The Barter Babes Project
Bartering is something we’ve talked about on the blog before. It’s one example of a contemporary use for one of the oldest kinds of economy, based in mutualism, that we are very interested in. It may seem like an odd juxtaposition – for funders to be interested in bartering – but for us it’s an essential piece to exploring alternative economic systems in a time of economic volatility. One of the opportunities we have as funders is sharing financial resources with our grantees. In return, we receive invaluable education and awareness around crucial issues through our relationship with the community we support. Sometimes we have the good fortune of being able to connect partners with one another and in turn we see movements around social and environmental justice progress steadily forward.
These kinds of collaborative relationships are what drive us in our work and we’re taking notice of others who are utilizing the collaborative barter model in interesting ways. One such person is Shannon Simmons, who I first heard about at a summer party. Some women at the party chatted about a seemingly too-good-to-be-true urban legend: A mysterious sounding woman who barters excellent financial advice in exchange for just about anything she finds herself needing. With one quick Google search I found her. Shannon Simmons, the financial consultant who started the project Barter Babes about a year ago, was in fact real and very available. I had the opportunity to barter with her this summer and was so impressed I subsequently decided to interview her for our blog.
Full disclosure: my finances are not what you would call “in order.” I’ve often longed for some serious financial advice, but everybody I spoke to wanted to charge me upwards of $200 an hour. I was intimidated and even enraged at times when old men would want to rob me and then judge me because, as they would say I live, “like an artist.” Sensitive, I know – but after speaking with Shannon I realized I was not alone in my fears.
According to Shannon’s research, which she conducted for two years prior to launching her project, she found that, “there’s a huge gap of information especially with women between the ages of 20-35. Even if they have the information, there’s a lack of confidence in how to put that information to work.” I was her target woman.
Her project is simple: Shannon had been wanting out of the corporate world for sometime. As a very successful woman in the finance world she was rapidly tiring of her high profile clients and their fears during the crash of the economy. She thought, “If these people are afraid of losing one million and they still have five left in the bank, what must all the other regular people be going through?” As any good financial planner would do, Shannon saved. She saved enough money to pay her rent and phone bill for one year and then quit her job. Barter Babes was born. Her project mission, though ambitious was simple. Give financial advice to 300 women in exchange for goods, services, food, garden tools, just about anything she might need. 300 barters in one year. And now, ten months into her project she has completed her goal.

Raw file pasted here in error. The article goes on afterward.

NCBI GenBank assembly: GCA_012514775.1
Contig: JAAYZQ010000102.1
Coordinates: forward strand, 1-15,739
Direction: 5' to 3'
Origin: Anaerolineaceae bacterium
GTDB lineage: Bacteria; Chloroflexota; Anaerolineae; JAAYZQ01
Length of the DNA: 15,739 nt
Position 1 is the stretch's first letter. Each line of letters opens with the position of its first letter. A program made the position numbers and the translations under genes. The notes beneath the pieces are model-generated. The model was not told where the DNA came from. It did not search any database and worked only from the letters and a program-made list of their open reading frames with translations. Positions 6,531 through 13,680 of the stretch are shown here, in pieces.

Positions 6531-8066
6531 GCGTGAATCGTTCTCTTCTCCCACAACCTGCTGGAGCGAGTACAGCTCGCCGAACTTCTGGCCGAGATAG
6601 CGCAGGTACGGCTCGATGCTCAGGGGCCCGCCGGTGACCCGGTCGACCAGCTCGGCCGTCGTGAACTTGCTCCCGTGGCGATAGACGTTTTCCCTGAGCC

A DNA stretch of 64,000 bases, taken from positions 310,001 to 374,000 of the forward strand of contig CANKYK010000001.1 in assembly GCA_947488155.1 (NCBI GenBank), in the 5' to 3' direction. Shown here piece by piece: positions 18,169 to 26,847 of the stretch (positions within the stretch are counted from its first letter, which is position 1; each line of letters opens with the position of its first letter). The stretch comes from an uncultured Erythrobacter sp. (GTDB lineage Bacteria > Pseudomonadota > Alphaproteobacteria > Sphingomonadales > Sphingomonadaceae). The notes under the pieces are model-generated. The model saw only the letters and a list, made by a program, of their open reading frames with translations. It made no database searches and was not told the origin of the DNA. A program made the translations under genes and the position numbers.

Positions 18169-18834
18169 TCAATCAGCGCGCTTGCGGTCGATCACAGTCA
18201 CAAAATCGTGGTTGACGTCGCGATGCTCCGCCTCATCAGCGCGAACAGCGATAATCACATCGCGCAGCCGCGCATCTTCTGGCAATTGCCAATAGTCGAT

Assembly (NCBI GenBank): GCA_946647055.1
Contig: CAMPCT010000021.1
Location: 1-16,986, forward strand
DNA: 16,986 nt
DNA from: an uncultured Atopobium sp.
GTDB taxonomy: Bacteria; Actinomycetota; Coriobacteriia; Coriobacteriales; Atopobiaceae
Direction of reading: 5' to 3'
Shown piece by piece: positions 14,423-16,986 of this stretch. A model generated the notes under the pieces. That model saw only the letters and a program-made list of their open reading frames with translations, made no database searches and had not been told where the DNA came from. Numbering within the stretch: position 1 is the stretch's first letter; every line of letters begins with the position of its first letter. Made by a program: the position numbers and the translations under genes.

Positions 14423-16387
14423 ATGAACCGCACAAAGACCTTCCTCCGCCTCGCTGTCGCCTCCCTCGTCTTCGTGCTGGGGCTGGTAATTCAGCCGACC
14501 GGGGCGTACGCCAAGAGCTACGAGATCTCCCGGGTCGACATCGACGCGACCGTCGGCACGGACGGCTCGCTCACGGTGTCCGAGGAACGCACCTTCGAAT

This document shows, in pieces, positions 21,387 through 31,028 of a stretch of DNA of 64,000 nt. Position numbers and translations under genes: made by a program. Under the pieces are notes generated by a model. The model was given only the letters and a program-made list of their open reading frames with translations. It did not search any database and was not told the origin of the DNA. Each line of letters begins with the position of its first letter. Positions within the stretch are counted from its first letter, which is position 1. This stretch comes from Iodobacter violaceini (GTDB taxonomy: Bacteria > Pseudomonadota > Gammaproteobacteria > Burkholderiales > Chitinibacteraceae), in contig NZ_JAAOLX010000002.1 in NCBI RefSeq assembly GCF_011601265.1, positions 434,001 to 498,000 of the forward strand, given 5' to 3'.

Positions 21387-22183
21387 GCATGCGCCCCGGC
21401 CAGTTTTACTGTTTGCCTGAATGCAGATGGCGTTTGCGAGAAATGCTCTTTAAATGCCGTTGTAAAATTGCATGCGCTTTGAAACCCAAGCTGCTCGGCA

Before meeting Shannon, I was skeptical. How could a woman younger than me, (she’s 26!) who isn’t making any money be able to give me useful advice about my financial life. Skeptical but desperate, I kept the appointment and did the homework assignments she gave me. A few weeks later we met in her home and she presented me with a clear and easy to manage map of my financial life. In exchange, for what felt like gold, I gave her my favorite book about clean beauty and some raw, organic coconut oil, both from a local Toronto shop whose owner also contacted Shannon. That’s it. Granted, I did have the feeling like I’d robbed her blind, but she insisted it felt like a fair exchange because she felt valued for what she’d shared.
“It’s all about utility.” Shannon said this phrase a number of times in our interview and her lived perspectives on the Collaborative Consumption movement was impressive. Similar to the Time Banking idea, Collaborative Consumption (think Zip Cars, ebay, Bixi, swaps), allows consumers to share and in turn a community is born. When I first started riding my Bixi around Montreal three summers ago I realized that I was part of a delightfully dorky club of cyclists who traded in their craigslist cruisers for shared bikes. Riding around and seeing other Bixi users led to ringing bells of acknowledgement. Romanticized…maybe. But, Shannon speaks about the accidental community she created through bartering with a humble joy:
The community that I’ve accidentally created is my greatest success story. It’s a group of people who have like minded thoughts about this new economy… they are not scared of it and they like it. They trade within the community. They love trading, they have a trust, and I’ve acted as a natural screen for them.
With this new economy we’re forced to really look at what we need instead of what we want. Bartering and collaborative consumption requires patience, trust, and the building of relationships. The Barter Babes project is one example of how people are slowly changing how they interact with the capitalist model. For Shannon, bartering has forced her to look at this relationship critically, forgoing the instant gratification of currency for the more patient and thoughtful results of bartering.
Written by Arianne Shaffer, Kindle Project Media and Project Coordinator
Shannon Simmons is a financial advisor and founder of The Barter Babes Project. She specializes in Generation Y and their relationship with money. Shannon hopes to spread financial literacy by making financial advice and education more accessible, one barter at a time!